Last week Iceland made history by becoming the first European nation to abolish strip clubs — made effective by passing a law that makes it illegal to profit from the nudity of employees. The law will take effect on July 1, 2010. What is perhaps even more unusual on a global scale is this law is being reported as a NOT a result of religious, but of feminist influence. Julie Bindel in Guardian UK writes:

Kolbrún Halldórsdóttir, the politician who first proposed the ban, firmly told the national press on Wednesday: “It is not acceptable that women or people in general are a product to be sold.”

Bindel continues:

According to Icelandic police, 100 foreign women travel to the country annually to work in strip clubs. It is unclear whether the women are trafficked, but feminists say it is telling that as the stripping industry has grown, the number of Icelandic women wishing to work in it has not.

This news (all of it: that strip clubs will be banned and that mostly foreign women work in those clubs) came as a surprise to many including me. But then again, my only experience of that country comes from a short layover in Reykjavik a few years ago on my way to Oslo. From my window airplane seat I looked down on a landscape unlike any I’d ever before witnessed, a fascinating result of glaciers, earthquakes, and volcanic eruptions. At the Reykjavik airport in my jetlagged state, I looked for Bjork and wondered if perhaps the plane had mistakenly landed on the moon.

"The Road Home to Reykjavik" wallpaper, from HDR Landscape Wallpapers


Now that Iceland is back on my radar (and I’m not currently jetlagged), I thought it would be a good time to take a better look and to investigate how and why strip clubs are being banned on this North Atlantic island. Bindel’s Guardian UK article credits the triumph of feminism, calling Iceland “the world’s most feminist country.” I’m intrigued by what does appear to be a very strong showing of feminist abolitionist (anti-sex work) sexual politics. But I’m also curious about how the demographic context — including the sex and race/ethnicity of migrant laborers — may be influencing this current abolitionist stance.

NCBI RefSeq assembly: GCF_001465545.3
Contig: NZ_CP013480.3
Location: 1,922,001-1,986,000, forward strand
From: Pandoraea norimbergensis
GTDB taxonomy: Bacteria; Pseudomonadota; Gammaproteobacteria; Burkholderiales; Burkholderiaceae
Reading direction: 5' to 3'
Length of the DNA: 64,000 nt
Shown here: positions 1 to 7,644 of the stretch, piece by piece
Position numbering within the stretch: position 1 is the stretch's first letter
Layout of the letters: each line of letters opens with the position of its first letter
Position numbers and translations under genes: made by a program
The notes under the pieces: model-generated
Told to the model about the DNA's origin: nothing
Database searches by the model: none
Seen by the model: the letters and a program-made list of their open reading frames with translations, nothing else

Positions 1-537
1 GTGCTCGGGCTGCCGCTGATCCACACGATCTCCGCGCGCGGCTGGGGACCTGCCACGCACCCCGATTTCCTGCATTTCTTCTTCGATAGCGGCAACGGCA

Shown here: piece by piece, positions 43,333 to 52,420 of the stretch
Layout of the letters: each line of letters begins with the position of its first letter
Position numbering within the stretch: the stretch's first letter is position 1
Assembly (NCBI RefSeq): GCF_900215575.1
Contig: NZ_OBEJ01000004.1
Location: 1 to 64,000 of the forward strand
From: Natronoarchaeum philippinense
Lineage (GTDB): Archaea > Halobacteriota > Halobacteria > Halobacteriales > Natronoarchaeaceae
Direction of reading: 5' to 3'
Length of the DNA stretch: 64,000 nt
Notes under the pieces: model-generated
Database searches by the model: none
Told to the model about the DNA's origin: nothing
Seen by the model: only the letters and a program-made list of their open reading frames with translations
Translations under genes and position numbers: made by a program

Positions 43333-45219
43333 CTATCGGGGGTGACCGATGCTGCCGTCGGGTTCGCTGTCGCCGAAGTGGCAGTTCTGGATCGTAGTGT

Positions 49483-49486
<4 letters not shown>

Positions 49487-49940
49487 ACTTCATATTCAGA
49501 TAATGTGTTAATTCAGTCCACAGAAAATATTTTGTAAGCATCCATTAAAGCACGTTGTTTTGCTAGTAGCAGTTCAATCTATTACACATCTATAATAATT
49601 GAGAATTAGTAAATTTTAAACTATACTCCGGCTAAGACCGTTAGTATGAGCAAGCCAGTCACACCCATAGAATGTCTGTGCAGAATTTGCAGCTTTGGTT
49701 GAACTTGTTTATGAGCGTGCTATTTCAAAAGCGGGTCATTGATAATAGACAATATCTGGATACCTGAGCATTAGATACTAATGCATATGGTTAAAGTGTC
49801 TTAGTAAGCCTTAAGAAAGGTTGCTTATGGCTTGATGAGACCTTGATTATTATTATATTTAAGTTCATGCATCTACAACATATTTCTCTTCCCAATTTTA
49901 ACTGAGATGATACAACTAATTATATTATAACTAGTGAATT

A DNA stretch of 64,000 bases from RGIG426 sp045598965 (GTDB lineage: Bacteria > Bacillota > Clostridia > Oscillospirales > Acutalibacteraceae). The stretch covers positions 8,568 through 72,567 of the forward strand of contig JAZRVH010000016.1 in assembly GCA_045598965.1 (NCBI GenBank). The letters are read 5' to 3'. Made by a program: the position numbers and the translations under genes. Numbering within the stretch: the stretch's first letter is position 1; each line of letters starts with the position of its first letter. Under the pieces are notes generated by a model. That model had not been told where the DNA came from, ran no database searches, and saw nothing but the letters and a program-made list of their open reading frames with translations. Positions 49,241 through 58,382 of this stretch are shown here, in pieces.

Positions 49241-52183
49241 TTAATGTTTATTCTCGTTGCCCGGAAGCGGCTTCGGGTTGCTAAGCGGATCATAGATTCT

First, a look at indicators of gender equality in Iceland. According to the 2007 Global Gender Gap Index (published by the World Economic Forum), Iceland ranks fourth in the world in providing equal economic, political, and health standards for women and men. The current prime minister of Iceland is a lesbian woman, the world’s first openly gay leader.

Iceland Prime Minister, Jóhanna Sigurdardóttir


For some feminist commentators these cultural and structural factors explain how strip clubs became ousted from Iceland. After all, aren’t all feminists and lesbians opposed to the commercial sex industry?

Because the answer to this question above is “no,” I’ll move to another line of inquiry: Might other, demographic, variables also be encouraging this abolitionist stance?

Let’s look at who lives in Iceland. According to Statistics Iceland, the population of Iceland has decreased for the first time since 1889:

On 1 January 2010 the population was 317,630, compared with 319,368 1 January 2009. The population decrease is due to a record negative net migration in 2009, while the natural increase (births less deaths) was 1%.